In the fall of 1933, the nation's securities dealers seemed all but defeated. Theirs was not "the stock market" most Americans equated with 1920s prosperity leading up to the Great Crash, but in manning telephones in brokerages across the nation, they had operated an "over-the-counter" (OTC) market worth at least $4 billion annually throughout the 1920s. In 1929, receipts exceeded $11 billion.
After the crash, OTC dealer income dropped more than tenfold. In October 1933, besieged in a Blue Ridge mountain retreat, the harried dealers bowed to the charges of journalists, vowing that henceforth they would play it straight with the public and heed government calls for better regulation of the OTC business for its own good.45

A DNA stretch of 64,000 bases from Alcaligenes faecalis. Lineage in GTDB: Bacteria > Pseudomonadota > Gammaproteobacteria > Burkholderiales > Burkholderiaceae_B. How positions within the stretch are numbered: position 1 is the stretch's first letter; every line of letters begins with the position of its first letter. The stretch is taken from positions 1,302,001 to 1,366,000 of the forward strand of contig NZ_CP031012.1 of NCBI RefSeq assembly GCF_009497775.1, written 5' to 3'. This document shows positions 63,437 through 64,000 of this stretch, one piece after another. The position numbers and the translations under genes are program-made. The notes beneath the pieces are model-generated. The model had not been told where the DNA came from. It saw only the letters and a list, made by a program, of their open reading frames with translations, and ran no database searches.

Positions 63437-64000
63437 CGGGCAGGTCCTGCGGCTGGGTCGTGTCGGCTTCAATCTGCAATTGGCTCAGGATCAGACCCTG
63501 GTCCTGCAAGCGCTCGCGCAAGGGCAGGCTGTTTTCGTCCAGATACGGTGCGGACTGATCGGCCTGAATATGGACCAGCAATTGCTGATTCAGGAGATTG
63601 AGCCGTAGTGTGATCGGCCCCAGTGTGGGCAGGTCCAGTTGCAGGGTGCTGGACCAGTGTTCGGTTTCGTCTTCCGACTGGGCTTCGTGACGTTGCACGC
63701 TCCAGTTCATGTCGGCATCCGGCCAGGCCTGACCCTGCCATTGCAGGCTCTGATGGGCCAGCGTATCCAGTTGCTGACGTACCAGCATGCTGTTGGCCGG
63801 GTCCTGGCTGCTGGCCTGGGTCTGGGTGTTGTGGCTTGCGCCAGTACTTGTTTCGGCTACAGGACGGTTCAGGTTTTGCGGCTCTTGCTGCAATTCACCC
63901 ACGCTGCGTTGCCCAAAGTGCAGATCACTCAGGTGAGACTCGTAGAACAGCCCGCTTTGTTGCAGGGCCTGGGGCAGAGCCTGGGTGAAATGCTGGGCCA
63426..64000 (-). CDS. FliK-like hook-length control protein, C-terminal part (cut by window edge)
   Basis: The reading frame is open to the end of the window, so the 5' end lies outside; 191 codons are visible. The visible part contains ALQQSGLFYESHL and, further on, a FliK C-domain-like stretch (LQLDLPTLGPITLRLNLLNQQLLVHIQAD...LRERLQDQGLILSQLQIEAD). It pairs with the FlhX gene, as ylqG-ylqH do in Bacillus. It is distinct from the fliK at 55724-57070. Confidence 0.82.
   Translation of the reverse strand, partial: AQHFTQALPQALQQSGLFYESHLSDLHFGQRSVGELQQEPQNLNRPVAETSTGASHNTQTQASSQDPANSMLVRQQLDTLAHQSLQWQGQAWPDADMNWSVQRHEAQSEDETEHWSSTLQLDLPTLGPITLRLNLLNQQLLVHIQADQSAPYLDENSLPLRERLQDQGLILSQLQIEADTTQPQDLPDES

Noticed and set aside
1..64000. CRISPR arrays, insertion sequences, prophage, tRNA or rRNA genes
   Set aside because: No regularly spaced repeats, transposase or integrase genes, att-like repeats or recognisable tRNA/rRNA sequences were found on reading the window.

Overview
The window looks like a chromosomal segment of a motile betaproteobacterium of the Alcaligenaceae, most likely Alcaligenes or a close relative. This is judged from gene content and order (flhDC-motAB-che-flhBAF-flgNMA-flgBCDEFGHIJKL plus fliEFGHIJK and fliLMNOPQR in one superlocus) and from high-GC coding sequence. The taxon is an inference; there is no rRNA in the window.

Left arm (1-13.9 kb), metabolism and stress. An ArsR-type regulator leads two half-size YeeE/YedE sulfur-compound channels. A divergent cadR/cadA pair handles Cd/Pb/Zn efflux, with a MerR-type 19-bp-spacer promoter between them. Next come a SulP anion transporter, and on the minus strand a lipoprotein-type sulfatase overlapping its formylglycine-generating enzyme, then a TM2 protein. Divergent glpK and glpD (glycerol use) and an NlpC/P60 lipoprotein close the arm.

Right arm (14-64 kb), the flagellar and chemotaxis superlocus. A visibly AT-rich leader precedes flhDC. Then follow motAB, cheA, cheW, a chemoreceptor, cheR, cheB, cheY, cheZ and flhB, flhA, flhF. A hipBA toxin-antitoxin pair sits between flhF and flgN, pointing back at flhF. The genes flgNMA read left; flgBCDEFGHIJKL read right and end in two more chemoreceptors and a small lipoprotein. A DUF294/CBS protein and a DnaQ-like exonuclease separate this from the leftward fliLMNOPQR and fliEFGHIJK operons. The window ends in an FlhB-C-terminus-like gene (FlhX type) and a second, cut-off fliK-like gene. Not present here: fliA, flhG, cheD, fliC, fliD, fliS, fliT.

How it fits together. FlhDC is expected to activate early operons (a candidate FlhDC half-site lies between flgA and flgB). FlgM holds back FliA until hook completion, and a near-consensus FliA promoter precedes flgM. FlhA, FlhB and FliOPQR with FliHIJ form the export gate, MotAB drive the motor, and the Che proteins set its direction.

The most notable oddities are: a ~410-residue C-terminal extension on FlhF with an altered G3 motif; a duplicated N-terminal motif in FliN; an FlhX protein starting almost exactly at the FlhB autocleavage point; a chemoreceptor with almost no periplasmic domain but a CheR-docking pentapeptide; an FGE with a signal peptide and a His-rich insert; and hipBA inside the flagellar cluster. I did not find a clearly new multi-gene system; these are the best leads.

(45.) August 1974 The NASD - Origins, Recent Developments and Future Goals, 10; New York Times, October 30, 1933.
The virtual museum and archive is copyrighted by the SEC Historical Society. The Society reserves the right to restrict access to or use of the museum by any user at any time.
Users are prohibited from sharing or downloading any material for publication or commercial purposes without written permission from the Executive Director. Requests for permission must be submitted by email and specify the material requested and for what purpose.
Material used with the Society's permission should be credited to: www.sechistorical.org.